If you skip to the very end to see their conclusion: “In the next few years, evidence will accumulate to indicate how well the new breakthrough-therapy designation improves the options of patients with serious and intractable diseases and to what extent it facilitates the market entry of treatments that promise more than they can deliver.”—then you’d guess that they are pretty wishy-washy about the new category of “breakthrough therapy” that Congress enacted in 2012. A close reading shows that you’d be wrong; if you check out all the fine print you’ll see that the authors are very negative about this new FDA category aimed at hastening new drug approval.
Why the negativity? The points they make are:
- There’s really no good evidence that currently,
patients suffer as a result of slow FDA approvals. FDA approval times are
- There’s some evidence at least that unsafe drugs are
getting onto the market because of current FDA approval practices. The authors
mention among other examples the leukemia drug, ponatinib, approved on an
accelerated basis in 2012, then temporarily suspended in 2013 when it was
shown that nearly half of patients on the drug followed for 2.7 years
developed serious blood-clotting events like heart attacks and strokes.
- Before Congress enacted this new “breakthrough” category,
there were already several pathways for “fast track” approvals.
- In the first year after the “breakthrough” category was
approved, the FDA received 92 new drug applications for this designation.
As I noted in HOOKED and previously on this blog, in recent years, sober
appraisals of new drugs have shown repeatedly that no more than a small
percentage of new drugs qualify as significant advances over existing
therapies. If this many drugs are seeking approval under the new
designation, it is certainly being used for drugs that aren’t “breakthroughs”
in any meaningful sense of the term. (The FDA approved only 27 of those
- We’ve seen many times here how a good way to approve a
useless or a harmful drug is to look only at surrogate endpoints and not
at meaningful patient outcomes. Under previous rules, a drug had to show
activity first against a “well-established surrogate endpoint,” and then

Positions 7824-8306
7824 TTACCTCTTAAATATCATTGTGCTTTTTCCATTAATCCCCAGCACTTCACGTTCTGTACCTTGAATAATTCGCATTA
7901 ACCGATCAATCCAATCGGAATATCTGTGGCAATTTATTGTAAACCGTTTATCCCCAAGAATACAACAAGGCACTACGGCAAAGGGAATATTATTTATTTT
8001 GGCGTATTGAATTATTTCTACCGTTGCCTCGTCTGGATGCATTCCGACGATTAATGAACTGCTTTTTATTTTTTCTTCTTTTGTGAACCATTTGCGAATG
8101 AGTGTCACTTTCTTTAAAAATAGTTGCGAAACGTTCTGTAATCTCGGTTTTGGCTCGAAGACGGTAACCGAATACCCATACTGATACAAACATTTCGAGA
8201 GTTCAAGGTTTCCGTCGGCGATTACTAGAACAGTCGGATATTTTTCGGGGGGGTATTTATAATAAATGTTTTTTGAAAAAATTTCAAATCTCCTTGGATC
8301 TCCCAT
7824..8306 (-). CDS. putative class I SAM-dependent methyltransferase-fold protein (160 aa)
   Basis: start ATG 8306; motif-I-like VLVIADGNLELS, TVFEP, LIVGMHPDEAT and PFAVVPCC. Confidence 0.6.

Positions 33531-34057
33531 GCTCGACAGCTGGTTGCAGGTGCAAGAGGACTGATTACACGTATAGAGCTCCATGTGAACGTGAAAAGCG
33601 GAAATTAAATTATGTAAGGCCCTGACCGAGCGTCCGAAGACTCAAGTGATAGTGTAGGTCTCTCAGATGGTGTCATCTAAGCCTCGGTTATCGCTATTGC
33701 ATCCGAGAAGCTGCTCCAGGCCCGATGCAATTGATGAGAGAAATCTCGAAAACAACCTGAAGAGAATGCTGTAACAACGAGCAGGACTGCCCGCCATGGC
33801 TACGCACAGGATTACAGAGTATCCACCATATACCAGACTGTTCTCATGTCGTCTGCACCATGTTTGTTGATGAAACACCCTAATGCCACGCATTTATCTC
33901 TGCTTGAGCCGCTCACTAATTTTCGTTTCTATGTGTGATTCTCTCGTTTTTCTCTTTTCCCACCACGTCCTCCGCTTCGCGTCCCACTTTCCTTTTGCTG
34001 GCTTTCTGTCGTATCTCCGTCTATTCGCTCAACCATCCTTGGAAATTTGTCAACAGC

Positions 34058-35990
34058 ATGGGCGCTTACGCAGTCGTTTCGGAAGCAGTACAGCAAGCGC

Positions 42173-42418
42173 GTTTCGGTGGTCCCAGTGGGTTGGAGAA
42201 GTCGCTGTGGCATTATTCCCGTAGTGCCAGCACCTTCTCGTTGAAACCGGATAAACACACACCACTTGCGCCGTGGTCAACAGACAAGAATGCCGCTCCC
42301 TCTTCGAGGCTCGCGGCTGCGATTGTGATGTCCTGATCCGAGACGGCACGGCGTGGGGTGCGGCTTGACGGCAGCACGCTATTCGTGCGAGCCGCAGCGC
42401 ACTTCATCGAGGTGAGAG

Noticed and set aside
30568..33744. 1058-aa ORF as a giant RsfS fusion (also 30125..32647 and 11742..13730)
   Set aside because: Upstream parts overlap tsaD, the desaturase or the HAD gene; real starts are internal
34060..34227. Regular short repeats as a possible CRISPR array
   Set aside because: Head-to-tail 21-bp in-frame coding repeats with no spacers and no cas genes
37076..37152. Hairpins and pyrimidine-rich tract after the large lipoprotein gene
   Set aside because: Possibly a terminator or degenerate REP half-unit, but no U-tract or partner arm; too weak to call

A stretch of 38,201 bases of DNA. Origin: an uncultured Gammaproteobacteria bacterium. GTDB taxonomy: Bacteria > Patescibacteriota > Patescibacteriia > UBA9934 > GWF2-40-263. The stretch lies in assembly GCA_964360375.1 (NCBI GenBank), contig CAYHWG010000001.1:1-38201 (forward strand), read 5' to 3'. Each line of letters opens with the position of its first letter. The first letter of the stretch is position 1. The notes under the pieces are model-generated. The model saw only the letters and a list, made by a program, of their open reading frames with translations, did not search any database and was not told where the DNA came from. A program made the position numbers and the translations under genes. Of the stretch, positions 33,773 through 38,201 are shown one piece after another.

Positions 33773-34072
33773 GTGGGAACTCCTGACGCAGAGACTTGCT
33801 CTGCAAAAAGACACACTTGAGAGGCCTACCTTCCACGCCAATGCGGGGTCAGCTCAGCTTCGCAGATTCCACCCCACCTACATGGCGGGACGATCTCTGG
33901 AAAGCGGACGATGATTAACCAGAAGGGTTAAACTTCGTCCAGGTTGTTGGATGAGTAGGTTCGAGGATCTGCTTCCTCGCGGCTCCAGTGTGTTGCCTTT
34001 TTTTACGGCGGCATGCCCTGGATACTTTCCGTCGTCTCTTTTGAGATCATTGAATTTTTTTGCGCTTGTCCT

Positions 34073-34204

later, it was all right to address a “less-than-well-established surrogate
endpoint,” whatever that is. Apparently even that was not loosey-goosey
enough for Pharma, so this “breakthrough” category allows approval based
on “an effect on a pharmacodynamic biomarker(s) that does not meet
criteria for an acceptable surrogate endpoint, but strongly suggests the
potential for a clinically meaningful effect on the underlying disease.”
(And here I would have thought that would be the definition for an “acceptable
surrogate endpoint”—shows how much I know.)
When the industry lobbies for a slicker greased pathway through FDA approval, it never comes to Congress by itself; it always comes along with “consumer” lobbyists supposedly representing patients desperate for cures. We’ve also seen numerous times how often those “consumer” groups are actually bankrolled by Pharma, so that pretty much disposes of that argument—but Congress laps it up nonetheless.
I explained in HOOKED how back around 1972, some brilliant Pharma lackey invented the “drug lag,” the claim that people were dying like flies in the U.S. because wonder drugs approved years ago in Europe were being held up by a stodgy, unresponsive FDA. I there compared the “drug lag” to John F. Kennedy’s famous “missile gap.” There are two analogies. One, the “lag” and the “gap” both turned out on investigation to be purely mythical. Two, once given voice, they refused to die, no matter how much proof was amassed on the other side. And so today we still operate under the myth that the FDA is too slow to approve marvelous new wonder drugs and somehow we have to speed up the process. Or at least Congress operates under that myth when huge piles of Pharma lobbying cash are spread around along with it.